Tuberculosis and subsequent risk of lung cancer In Xuanwei, China

Division of Cancer Epidemiology and Genetics, National Cancer Institute, Rockville, MD 20852, USA.
International Journal of Cancer (Impact Factor: 5.09). 03/2009; 124(5):1183-7. DOI: 10.1002/ijc.24042
Source: PubMed


Tobacco and indoor air pollution from smoky coal are major causes of lung cancer in rural Xuanwei County, China. Tuberculosis has been suggested to increase lung cancer risk, but data from prior studies are limited. We conducted an analysis of data from a retrospective cohort study of 42,422 farmers in Xuanwei. In 1992, interviewers administered a standardized questionnaire that included lifetime medical history, including tuberculosis. Subjects were followed from 1976, with deaths from lung cancer ascertained through 1996. We used proportional hazards regression to assess the association between tuberculosis and subsequent lung cancer mortality. Tuberculosis was reported by 246 subjects (0.6%), and 2,459 (5.8%) died from lung cancer during follow-up. Lung cancer mortality was substantially higher in subjects with tuberculosis than in those without (25 vs. 3.1 per 1,000 person-years). The association was especially pronounced in the first 5 years after tuberculosis diagnosis (hazard ratios [HRs] ranging 6.7-13) but remained strong 5-9.9 years (HR 3.4, 95% CI 1.3-9.1) and 10+ years (HR 3.0, 95% CI 1.3-7.3) after tuberculosis. These associations were similar among men and women and among smoky coal users (70.5% of subjects). Adjustment for demographic characteristics, lung disease and tobacco use did not affect results. In Xuanwei, China, tuberculosis is an important risk factor for lung cancer. The increased lung cancer risk, persisting years after a tuberculosis diagnosis, could reflect the effects of chronic pulmonary inflammation and scarring arising from tuberculosis.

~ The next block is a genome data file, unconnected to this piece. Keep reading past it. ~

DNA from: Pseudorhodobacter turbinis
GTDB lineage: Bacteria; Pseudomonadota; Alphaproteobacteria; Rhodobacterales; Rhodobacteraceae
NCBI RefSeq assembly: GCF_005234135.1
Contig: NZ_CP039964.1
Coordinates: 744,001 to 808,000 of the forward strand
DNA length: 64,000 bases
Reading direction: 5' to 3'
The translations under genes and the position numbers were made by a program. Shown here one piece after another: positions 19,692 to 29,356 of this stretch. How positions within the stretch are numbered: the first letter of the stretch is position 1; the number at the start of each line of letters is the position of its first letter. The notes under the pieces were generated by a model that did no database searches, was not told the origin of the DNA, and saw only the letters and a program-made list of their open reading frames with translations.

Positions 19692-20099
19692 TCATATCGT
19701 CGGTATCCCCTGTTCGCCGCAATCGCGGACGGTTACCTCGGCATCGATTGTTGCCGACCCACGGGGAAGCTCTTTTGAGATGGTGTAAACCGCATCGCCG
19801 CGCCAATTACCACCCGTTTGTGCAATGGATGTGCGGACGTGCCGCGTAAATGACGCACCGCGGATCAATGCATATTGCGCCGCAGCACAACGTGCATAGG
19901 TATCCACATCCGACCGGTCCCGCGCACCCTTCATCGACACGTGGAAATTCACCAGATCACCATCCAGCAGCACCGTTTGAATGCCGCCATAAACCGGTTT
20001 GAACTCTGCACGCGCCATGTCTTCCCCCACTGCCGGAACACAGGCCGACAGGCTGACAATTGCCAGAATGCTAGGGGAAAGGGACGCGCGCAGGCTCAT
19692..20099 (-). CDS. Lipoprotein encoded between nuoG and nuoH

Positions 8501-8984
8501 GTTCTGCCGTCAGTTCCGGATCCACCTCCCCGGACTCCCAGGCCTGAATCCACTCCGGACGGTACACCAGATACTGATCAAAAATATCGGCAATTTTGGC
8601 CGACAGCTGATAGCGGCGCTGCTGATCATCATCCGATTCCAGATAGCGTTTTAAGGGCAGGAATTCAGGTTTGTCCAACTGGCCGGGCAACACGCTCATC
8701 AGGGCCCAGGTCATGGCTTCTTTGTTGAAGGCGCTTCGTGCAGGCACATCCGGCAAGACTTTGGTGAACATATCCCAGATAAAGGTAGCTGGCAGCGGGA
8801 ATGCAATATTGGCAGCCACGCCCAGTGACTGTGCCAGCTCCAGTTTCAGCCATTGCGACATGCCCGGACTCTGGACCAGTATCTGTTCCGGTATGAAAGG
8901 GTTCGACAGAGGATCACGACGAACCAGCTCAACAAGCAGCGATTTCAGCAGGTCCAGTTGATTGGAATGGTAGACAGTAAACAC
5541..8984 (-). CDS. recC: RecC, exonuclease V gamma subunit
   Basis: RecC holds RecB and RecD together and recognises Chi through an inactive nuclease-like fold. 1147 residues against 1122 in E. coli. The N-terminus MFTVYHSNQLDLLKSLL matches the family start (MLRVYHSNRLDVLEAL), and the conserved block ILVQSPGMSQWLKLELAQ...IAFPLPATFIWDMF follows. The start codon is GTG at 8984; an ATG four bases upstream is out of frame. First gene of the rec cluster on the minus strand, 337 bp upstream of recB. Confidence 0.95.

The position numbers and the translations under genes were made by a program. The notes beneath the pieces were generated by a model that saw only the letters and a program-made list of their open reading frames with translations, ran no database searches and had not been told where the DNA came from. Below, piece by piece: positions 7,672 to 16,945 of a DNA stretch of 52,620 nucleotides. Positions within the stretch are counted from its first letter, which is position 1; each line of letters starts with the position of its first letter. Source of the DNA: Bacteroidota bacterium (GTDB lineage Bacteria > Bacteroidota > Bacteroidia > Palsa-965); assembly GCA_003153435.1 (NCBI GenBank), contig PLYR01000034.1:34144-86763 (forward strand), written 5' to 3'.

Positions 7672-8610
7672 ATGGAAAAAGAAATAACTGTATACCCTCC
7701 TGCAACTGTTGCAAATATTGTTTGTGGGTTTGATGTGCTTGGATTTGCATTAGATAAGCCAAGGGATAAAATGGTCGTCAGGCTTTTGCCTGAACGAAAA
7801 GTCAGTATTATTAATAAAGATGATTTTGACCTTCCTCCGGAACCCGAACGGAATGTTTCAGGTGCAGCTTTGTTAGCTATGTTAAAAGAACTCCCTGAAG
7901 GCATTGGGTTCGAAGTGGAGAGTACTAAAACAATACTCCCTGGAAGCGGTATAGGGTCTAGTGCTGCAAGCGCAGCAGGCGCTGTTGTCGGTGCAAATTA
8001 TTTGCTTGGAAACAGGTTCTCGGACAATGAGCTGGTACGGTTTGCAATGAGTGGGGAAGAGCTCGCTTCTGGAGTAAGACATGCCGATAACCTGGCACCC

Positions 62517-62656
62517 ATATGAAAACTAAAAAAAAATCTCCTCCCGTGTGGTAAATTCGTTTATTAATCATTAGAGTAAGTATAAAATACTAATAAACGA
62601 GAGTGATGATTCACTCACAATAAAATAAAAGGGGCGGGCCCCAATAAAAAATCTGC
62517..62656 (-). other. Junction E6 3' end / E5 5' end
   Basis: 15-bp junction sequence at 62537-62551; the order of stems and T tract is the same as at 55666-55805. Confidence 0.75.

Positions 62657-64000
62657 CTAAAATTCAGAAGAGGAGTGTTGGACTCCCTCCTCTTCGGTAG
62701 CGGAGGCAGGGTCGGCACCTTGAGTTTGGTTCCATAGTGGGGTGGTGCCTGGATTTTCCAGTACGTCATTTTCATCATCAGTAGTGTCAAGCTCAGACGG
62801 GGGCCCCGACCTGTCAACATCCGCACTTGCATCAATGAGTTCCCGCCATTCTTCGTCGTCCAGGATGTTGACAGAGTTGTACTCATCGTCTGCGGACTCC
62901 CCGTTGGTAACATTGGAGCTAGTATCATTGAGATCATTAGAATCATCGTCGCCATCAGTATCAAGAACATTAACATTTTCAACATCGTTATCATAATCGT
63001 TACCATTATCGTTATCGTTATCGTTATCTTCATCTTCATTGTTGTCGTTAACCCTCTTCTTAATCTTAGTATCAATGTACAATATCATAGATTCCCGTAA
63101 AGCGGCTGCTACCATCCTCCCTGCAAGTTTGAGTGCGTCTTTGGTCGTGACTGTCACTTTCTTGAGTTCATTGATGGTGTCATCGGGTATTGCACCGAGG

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Available from: Ruth Pfeiffer, Dec 22, 2014
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    • "However, caseous granulomas, tissue liquefaction, and cavity formation in lungs of infected patients often result in longterm deficits, such as impaired pulmonary function (Maguire et al, 2009). In addition, tuberculosis has been associated with subsequent risk of lung cancers (Pasipanodya et al, 2007; Engels et al, 2009). Although the etiological relationship between the two diseases is unknown, increased risk is consistently shown by population-based studies (Wu et al, 2011a; Yu et al, 2011), suggesting that physicians should be aware of lung cancers in patients with prior tuberculosis infections. "